Today I’ll visit one of my university partners while wearing a protective mask, sign some certificates of completion for the participants of an online leadership development training program, and return to my office by Noon.

My afternoon will be spent developing more programs, catching up on some accounting work, and preparing for the delivery of five programs across four days next week.

What’s new?

Not much.

Unrealized Change

I can’t imagine life without change.

People feel strained by what they refer to as information overload.

Many people who are under thirty years of age, the place where this story started, don’t plan to read anything other than the gibberish coming across their 3-inch by 4-inch cellular phone screen.

Much of the workforce won’t go to what might be referred to as a traditional workplace. A human virus plus technology collided and changed things nearly overnight.

More and more people are paid to interpret and dissect information and make decisions or take action based on what they’ve discovered from a digital device than ever before.

Cable television and digital streaming services pour content into homes and workplaces at speeds barely imagined just a few short years ago.

What is known is online shopping is a booming business while traditional retail largely struggles in decline. Thirty years ago, it was called a mail-order company, today its a staple of the economy.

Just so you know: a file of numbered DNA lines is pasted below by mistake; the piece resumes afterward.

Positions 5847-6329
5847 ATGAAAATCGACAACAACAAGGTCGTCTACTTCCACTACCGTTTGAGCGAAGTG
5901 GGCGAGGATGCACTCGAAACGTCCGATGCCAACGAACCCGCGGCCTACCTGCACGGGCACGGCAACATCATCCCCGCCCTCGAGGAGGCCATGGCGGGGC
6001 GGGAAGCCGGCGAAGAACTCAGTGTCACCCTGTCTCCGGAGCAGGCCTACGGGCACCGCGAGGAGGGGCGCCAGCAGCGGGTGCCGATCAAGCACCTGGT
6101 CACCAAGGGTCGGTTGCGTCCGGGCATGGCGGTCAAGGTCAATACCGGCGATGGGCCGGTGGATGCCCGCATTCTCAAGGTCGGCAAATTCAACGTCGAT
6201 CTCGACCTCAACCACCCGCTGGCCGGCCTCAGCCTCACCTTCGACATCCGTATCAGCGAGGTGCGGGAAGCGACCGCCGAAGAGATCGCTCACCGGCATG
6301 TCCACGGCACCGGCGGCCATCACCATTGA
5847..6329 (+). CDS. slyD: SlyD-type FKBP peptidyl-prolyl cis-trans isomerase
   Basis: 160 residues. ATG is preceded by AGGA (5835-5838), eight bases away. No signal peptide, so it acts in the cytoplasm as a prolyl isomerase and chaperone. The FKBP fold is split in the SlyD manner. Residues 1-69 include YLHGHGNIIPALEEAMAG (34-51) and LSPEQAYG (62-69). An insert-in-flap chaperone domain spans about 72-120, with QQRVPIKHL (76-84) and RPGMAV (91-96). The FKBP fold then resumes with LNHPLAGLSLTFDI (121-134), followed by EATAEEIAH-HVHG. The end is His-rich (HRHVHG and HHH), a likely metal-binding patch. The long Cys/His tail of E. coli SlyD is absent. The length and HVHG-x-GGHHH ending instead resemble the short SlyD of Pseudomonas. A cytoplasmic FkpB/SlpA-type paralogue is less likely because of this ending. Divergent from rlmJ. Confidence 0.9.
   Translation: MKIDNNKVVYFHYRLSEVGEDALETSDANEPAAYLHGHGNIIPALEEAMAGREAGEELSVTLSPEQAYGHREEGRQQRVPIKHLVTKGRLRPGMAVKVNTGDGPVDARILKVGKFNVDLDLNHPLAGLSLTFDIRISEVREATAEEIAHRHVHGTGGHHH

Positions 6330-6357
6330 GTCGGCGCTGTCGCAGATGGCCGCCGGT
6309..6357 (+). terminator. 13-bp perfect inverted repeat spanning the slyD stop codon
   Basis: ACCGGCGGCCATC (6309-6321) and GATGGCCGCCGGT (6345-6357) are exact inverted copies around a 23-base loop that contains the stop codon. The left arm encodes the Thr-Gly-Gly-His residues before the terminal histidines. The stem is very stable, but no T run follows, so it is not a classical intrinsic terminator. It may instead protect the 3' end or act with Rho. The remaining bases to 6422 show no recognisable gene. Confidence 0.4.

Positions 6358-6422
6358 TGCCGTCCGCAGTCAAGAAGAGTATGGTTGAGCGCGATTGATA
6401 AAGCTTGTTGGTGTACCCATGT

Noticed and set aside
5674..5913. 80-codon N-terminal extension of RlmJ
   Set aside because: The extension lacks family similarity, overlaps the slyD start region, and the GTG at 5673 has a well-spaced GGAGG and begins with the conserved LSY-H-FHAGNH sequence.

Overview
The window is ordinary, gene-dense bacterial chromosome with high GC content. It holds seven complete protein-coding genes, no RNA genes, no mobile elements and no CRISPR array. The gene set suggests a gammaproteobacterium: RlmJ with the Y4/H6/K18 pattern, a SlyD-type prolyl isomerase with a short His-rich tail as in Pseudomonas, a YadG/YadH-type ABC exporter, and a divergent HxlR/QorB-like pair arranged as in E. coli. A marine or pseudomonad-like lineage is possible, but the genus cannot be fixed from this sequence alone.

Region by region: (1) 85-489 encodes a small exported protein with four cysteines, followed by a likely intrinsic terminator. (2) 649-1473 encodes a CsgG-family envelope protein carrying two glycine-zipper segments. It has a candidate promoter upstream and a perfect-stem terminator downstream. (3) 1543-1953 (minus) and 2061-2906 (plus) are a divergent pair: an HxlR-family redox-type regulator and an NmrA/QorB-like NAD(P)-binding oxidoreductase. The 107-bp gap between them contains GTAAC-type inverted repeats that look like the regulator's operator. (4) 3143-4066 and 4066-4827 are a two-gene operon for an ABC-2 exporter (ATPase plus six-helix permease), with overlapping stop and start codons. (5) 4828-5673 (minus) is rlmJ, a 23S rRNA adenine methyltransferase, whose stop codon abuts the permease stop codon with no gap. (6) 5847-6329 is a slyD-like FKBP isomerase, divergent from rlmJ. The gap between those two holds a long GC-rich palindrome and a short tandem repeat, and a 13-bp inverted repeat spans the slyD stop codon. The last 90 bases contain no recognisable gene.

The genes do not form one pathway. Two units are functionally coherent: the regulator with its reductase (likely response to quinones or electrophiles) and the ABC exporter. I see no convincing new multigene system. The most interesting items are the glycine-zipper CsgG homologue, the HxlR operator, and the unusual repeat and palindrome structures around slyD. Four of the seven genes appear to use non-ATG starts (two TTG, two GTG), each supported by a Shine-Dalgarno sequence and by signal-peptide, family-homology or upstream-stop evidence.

Things are still changing.

Opportunity in Change

What is most useful may not be realizing the number of people you can touch in a single day. The distance that your message, your voice, or image can travel as you work with people in real-time across town, or across the country.

What may be most useful is to recognize the value of change and to determine how you will use it to improve the scope of your life and your work.

Arguably, the pace may have been slower thirty years ago.

So was the opportunity to make a difference.

-DEG

Dennis E. Gilbert is a business consultant, speaker (CSPTM), and corporate trainer. He is a five-time author and the founder of Appreciative Strategies, LLC. His business focuses on positive human performance improvement solutions through Appreciative Strategies®. Reach him through his website at Dennis-Gilbert.com or by calling +1 646.546.5553.


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focus matters

Focus Matters and Changes the Outcomes

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What are you focused on today? Do you believe that focus matters? Will it change the outcomes?

When your work is very scattered it is hard to know where things start, stop, and how to measure progress. Time and effort are always wasted in the act of engagement, disengagement, and reengagement.

Focus Matters

When there is a problem or a crisis on the job, it becomes an all hands-on deck situation. Everyone jumps in to fight the metaphorical fire. They’re focused and it makes a difference.

Focus is often connected with a timeline. It is notable in many of life’s events. On graduation day, everyone is focused on the ceremony, the totality of the grind that brought graduates to the moment. It is also true for major surgery, a wedding, and an election.